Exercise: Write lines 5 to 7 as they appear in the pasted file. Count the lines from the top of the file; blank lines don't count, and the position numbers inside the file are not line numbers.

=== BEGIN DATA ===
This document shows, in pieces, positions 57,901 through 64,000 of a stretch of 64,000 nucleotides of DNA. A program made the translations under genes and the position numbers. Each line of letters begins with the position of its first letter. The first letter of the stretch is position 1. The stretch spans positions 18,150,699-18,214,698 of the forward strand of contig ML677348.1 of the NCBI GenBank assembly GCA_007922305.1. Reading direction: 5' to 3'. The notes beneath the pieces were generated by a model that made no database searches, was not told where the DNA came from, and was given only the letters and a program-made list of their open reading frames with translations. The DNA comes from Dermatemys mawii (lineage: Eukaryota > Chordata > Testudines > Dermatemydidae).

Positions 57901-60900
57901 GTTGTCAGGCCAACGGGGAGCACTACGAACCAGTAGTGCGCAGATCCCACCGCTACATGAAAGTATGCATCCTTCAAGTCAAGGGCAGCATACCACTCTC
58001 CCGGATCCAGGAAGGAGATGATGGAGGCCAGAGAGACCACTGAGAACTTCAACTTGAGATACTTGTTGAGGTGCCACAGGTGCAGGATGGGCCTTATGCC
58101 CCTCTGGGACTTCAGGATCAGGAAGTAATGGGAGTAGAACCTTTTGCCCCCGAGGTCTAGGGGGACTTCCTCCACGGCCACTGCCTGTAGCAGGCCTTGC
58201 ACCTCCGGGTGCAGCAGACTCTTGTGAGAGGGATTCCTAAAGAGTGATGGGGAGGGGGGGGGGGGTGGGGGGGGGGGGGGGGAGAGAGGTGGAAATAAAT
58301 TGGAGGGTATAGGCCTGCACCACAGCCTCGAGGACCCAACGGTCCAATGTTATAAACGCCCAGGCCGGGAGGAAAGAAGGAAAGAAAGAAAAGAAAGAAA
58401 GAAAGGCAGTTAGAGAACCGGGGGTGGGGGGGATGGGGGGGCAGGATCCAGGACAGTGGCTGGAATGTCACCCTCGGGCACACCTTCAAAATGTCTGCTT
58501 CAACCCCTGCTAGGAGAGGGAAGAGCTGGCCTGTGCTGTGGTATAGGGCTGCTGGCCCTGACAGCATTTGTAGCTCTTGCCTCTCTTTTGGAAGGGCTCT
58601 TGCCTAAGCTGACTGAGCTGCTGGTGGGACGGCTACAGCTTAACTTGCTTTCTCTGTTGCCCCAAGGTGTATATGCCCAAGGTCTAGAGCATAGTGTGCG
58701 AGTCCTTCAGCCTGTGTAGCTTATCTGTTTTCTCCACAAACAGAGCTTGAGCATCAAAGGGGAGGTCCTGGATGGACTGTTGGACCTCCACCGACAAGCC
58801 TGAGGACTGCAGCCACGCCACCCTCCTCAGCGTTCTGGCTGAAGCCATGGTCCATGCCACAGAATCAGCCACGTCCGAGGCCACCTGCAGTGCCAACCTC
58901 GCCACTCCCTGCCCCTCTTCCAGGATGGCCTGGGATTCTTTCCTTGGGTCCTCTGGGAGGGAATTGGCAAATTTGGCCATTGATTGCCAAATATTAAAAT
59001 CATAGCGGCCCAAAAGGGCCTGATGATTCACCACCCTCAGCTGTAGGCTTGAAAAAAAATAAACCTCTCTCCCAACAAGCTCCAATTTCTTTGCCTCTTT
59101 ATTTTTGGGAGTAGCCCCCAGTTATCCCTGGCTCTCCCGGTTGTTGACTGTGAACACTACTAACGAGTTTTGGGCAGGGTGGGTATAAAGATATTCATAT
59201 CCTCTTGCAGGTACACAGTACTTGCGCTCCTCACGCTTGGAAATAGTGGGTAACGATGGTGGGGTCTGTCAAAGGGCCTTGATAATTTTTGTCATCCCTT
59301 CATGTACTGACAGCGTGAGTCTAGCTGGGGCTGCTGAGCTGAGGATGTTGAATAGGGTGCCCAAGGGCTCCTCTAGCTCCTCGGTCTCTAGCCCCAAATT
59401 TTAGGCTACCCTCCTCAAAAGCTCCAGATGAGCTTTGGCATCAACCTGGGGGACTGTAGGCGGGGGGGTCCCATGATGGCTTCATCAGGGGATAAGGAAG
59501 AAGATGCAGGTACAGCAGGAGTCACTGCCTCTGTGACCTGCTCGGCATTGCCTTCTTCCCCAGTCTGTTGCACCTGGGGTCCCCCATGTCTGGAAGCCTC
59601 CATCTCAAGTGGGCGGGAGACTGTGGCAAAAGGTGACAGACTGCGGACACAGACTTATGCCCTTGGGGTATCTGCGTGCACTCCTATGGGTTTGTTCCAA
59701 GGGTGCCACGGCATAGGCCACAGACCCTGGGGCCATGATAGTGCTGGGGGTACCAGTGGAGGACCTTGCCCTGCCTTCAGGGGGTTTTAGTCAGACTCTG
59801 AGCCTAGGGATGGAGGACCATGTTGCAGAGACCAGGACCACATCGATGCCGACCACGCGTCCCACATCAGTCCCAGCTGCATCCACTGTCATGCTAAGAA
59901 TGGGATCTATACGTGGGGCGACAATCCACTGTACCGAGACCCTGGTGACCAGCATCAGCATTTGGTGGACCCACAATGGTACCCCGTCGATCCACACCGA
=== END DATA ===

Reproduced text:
58101 CCTCTGGGACTTCAGGATCAGGAAGTAATGGGAGTAGAACCTTTTGCCCCCGAGGTCTAGGGGGACTTCCTCCACGGCCACTGCCTGTAGCAGGCCTTGC
58201 ACCTCCGGGTGCAGCAGACTCTTGTGAGAGGGATTCCTAAAGAGTGATGGGGAGGGGGGGGGGGGTGGGGGGGGGGGGGGGGAGAGAGGTGGAAATAAAT
58301 TGGAGGGTATAGGCCTGCACCACAGCCTCGAGGACCCAACGGTCCAATGTTATAAACGCCCAGGCCGGGAGGAAAGAAGGAAAGAAAGAAAAGAAAGAAA